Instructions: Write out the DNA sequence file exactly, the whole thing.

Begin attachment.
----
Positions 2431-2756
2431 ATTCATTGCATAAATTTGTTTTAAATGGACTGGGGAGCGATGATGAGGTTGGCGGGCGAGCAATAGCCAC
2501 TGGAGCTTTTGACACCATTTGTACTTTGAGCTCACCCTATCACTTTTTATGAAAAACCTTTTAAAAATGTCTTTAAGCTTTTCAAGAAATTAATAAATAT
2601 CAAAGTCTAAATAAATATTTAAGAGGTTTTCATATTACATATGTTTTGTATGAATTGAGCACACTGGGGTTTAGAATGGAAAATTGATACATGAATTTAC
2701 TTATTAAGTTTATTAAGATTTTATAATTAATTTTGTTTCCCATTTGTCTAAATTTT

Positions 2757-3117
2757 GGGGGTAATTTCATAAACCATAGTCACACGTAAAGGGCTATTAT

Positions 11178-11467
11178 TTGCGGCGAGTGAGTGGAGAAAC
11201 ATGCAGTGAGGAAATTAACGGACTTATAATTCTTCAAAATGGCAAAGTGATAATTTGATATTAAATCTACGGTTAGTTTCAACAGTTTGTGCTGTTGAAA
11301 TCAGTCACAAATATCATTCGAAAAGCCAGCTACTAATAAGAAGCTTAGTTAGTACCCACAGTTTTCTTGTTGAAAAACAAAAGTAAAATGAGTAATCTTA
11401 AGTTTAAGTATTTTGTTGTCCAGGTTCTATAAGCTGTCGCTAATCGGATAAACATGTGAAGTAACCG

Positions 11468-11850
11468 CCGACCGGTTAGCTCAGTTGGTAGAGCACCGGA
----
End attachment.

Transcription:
Positions 2431-2756
2431 ATTCATTGCATAAATTTGTTTTAAATGGACTGGGGAGCGATGATGAGGTTGGCGGGCGAGCAATAGCCAC
2501 TGGAGCTTTTGACACCATTTGTACTTTGAGCTCACCCTATCACTTTTTATGAAAAACCTTTTAAAAATGTCTTTAAGCTTTTCAAGAAATTAATAAATAT
2601 CAAAGTCTAAATAAATATTTAAGAGGTTTTCATATTACATATGTTTTGTATGAATTGAGCACACTGGGGTTTAGAATGGAAAATTGATACATGAATTTAC
2701 TTATTAAGTTTATTAAGATTTTATAATTAATTTTGTTTCCCATTTGTCTAAATTTT

Positions 2757-3117
2757 GGGGGTAATTTCATAAACCATAGTCACACGTAAAGGGCTATTAT

Positions 11178-11467
11178 TTGCGGCGAGTGAGTGGAGAAAC
11201 ATGCAGTGAGGAAATTAACGGACTTATAATTCTTCAAAATGGCAAAGTGATAATTTGATATTAAATCTACGGTTAGTTTCAACAGTTTGTGCTGTTGAAA
11301 TCAGTCACAAATATCATTCGAAAAGCCAGCTACTAATAAGAAGCTTAGTTAGTACCCACAGTTTTCTTGTTGAAAAACAAAAGTAAAATGAGTAATCTTA
11401 AGTTTAAGTATTTTGTTGTCCAGGTTCTATAAGCTGTCGCTAATCGGATAAACATGTGAAGTAACCG

Positions 11468-11850
11468 CCGACCGGTTAGCTCAGTTGGTAGAGCACCGGA